Well, the first problem is that no one is quite sure when Daniel was written. It very well could have been written after Alexander the Great, and then claimed as a ‘divine prophecy’. It’s not just the fact that Daniel “knows” the future that makes people question the sixth-century date. Daniel’s knowledge of the sixth century BC seems a bit fuzzy:

What we do know is that Daniel was written before the first century BC because it is included with the Dead Sea Scrolls. Some scholars put the book of Daniel’s writing between 167 and 164 BC. (Christians, of course, continue to argue against that, but articles I’ve read on the subject seem remarkably weak at arguing for a sixth-century authorship.) If the later date is true, then these predictions become unremarkable (and deceptive) post-dictions.

The second issue here is the fact that this prophecy concerns “the time of the end”. Obviously, the world did not end shortly after Alexander the Great. But, if Daniel was written after these events, then the writer of Daniel apparently believed he was living in the end times. (Which hardly seems surprising – it just goes to show: people often think they’re living in the end times.) The Bible makes numerous predictions about the end of the world, and it has a bad record when it comes to accuracy. Even Jesus and the New Testament authors believed they were living in the ‘end times’:

Jesus predicting that he will be “coming on the clouds of the sky, with power and great glory” before “this generation” dies:

30 At that time the sign of the Son of Man will appear in the sky, and all the nations of the earth will mourn. They will see the Son of Man coming on the clouds of the sky, with power and great glory. 31 And he will send his angels with a loud trumpet call, and they will gather his elect from the four winds, from one end of the heavens to the other. 32 Now learn this lesson from the fig tree: As soon as its twigs get tender and its leaves come out, you know that summer is near. 33 Even so, when you see all these things, you know that it is near, right at the door. 34 I tell you the truth, this generation will certainly not pass away until all these things have happened. (Matthew 24:30-34)

And Paul instructing people not to marry because the end times is upon them. And, if they are married, people should live as if they aren’t married – so that they can more effectively preach the gospel before the eminent end of the world:

27 Are you married? Do not seek a divorce. Are you unmarried? Do not look for a wife. 28 But if you do marry, you have not sinned; and if a virgin marries, she has not sinned. But those who marry will face many troubles in this life, and I want to spare you this. 29 What I mean, brothers, is that the time is short. From now on those who have wives should live as if they had none; 30 those who mourn, as if they did not; those who are happy, as if they were not; those who buy something, as if it were not theirs to keep; 31 those who use the things of the world, as if not engrossed in them. For this world in its present form is passing away. (1 Corinthians 7:27-31)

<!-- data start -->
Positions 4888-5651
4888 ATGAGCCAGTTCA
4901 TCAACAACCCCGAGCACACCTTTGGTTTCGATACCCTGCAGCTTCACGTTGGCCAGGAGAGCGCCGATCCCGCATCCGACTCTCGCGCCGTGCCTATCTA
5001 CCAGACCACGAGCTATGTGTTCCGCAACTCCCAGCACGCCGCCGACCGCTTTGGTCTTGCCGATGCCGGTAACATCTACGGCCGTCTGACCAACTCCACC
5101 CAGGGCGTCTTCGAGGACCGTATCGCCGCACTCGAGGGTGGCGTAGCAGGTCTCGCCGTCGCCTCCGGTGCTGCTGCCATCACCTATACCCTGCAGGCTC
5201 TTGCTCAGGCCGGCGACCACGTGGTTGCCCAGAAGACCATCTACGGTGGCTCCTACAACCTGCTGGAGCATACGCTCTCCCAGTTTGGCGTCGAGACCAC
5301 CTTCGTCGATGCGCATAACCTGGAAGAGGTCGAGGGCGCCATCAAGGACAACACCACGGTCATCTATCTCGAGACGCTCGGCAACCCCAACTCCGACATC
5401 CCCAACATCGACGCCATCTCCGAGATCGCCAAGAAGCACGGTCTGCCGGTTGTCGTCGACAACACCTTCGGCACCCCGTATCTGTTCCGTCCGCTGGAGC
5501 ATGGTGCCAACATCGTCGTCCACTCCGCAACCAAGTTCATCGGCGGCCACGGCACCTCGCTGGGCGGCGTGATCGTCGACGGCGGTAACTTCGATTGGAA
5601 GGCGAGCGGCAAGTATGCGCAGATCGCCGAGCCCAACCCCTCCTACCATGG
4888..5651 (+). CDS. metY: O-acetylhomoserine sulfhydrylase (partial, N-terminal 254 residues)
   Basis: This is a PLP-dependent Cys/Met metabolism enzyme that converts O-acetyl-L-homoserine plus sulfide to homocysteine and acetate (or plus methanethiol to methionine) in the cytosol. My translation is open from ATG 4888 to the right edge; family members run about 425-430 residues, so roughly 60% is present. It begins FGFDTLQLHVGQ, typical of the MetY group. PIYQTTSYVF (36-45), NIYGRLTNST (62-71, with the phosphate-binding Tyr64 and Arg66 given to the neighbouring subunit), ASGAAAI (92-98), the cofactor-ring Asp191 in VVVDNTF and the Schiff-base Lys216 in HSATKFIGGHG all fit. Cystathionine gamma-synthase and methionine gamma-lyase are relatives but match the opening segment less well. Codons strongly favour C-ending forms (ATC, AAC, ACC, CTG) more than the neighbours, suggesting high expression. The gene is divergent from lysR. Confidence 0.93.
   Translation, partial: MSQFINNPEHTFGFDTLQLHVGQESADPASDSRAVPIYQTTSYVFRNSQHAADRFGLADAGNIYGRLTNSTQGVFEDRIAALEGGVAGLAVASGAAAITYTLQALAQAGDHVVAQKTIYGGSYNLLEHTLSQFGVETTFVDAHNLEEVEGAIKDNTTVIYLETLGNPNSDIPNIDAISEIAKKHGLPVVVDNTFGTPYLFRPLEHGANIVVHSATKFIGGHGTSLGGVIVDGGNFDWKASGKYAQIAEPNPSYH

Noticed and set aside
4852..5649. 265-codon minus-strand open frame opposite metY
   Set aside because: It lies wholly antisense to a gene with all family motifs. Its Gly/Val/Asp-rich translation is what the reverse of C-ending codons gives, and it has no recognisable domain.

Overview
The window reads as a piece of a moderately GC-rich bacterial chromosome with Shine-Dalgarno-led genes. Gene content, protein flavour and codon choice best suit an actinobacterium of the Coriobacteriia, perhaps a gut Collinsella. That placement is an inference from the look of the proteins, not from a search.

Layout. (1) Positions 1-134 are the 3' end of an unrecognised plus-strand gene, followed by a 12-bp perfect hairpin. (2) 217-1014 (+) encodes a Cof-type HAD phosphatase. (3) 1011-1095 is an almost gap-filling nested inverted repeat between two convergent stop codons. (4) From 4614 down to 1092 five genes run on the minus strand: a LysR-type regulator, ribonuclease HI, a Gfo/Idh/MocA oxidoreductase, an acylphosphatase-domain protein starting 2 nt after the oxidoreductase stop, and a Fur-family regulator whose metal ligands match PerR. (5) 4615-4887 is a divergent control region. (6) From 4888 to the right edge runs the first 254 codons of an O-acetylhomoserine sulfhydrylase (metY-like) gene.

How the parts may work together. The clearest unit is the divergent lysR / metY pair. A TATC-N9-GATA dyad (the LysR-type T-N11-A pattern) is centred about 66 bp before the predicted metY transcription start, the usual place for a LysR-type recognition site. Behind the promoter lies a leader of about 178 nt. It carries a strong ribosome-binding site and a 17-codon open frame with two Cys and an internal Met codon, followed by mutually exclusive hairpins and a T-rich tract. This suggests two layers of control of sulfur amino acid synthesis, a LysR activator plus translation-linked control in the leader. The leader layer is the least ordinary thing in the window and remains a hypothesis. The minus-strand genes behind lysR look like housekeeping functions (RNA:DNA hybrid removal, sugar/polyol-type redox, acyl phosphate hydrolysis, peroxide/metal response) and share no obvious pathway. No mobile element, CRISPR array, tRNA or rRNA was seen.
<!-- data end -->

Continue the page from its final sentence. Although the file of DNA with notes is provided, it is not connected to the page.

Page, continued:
Christians like to claim that fulfillment of Biblical prophecy confirms the Bible’s divine authorship. I’ve looked into these claims of ‘fulfilled prophecy’ and found them woefully exaggerated. They also like to ignore all the unfulfilled prophecies. It just goes to show that the Bible isn’t a divinely-inspired book. Of course, it’s exactly what all the other religions do as well – but everyone ignorantly believes their own religion’s “fulfilled prophecy” claims.

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Always nice to see Ann Coulter get slammed.

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There’s a new article/interview up at the Vancouver Sun about the producer of Expelled (“No Apologies Allowed: Producer defends anti-Darwin movie”), and the second comment on the story jumped out at me:

By the second sentence, I was already smelling a liar. Then he goes into the 46/48 chromosome argument. (As if that hasn’t already been answered. Further, how can I possibly believe that he works in a genetics lab and doesn’t know this?) Then, it occurred to me that this post was a microcosm of the Expelled Movie: (1) Pretending to be an expert, (2) falsely claiming persecution for ideas, (3) drawing comparisons to Nazi Germany, (4) trying to stir-up anger, (5) using bad information to argue that “science can’t explain it”. I also liked the weird contradiction: “Everyone’s on the same bandwagon … half of my lab probably thinks about Intelligent Design”.

At least several people call him on his deceptive game.